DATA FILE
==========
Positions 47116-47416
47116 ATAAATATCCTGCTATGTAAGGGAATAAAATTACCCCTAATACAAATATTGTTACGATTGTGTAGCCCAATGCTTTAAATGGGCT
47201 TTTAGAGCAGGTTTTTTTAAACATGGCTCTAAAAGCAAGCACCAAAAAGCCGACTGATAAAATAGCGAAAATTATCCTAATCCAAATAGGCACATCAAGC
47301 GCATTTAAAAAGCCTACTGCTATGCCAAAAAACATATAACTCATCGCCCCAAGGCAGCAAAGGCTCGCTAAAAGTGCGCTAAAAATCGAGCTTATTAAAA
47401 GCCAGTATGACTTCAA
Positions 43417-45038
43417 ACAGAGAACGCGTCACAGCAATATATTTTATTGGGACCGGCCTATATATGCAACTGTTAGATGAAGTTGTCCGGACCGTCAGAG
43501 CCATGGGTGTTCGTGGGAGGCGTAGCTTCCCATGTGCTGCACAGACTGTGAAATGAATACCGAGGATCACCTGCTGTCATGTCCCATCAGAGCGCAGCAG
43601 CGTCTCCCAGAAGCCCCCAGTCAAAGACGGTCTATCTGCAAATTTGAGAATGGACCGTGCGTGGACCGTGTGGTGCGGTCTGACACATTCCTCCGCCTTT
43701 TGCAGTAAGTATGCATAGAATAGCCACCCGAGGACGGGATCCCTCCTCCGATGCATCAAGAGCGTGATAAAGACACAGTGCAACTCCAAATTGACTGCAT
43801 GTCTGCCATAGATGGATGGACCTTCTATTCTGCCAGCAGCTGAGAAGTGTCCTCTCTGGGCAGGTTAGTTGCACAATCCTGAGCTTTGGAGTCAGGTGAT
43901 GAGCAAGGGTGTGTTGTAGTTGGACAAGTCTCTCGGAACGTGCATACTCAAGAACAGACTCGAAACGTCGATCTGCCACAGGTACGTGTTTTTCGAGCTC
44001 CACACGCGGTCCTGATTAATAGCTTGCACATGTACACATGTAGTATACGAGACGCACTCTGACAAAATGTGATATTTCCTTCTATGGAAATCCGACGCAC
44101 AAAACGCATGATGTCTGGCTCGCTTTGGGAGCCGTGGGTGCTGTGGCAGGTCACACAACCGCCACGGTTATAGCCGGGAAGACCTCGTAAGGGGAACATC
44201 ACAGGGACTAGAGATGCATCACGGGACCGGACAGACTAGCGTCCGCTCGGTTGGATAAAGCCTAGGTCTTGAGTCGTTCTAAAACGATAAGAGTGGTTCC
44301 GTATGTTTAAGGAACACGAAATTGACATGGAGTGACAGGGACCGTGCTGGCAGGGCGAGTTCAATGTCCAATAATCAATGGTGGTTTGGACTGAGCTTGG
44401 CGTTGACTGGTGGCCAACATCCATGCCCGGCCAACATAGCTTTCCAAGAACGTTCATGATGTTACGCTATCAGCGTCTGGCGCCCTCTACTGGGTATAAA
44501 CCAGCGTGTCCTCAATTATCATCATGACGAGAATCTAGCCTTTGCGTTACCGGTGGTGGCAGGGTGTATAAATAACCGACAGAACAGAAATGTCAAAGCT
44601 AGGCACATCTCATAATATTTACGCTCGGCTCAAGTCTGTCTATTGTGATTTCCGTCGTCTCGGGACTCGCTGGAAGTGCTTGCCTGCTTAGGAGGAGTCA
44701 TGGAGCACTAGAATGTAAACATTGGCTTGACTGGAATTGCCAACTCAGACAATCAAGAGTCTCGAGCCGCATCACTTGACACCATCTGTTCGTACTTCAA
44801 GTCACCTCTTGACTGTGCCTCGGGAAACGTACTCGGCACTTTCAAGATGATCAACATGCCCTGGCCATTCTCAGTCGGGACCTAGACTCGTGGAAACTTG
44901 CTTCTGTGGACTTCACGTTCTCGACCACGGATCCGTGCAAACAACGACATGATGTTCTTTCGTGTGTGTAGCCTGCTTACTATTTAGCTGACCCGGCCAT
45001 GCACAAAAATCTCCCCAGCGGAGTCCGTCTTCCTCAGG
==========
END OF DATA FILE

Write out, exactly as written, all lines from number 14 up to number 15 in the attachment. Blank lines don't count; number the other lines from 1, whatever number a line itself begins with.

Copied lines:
44101 AAAACGCATGATGTCTGGCTCGCTTTGGGAGCCGTGGGTGCTGTGGCAGGTCACACAACCGCCACGGTTATAGCCGGGAAGACCTCGTAAGGGGAACATC
44201 ACAGGGACTAGAGATGCATCACGGGACCGGACAGACTAGCGTCCGCTCGGTTGGATAAAGCCTAGGTCTTGAGTCGTTCTAAAACGATAAGAGTGGTTCC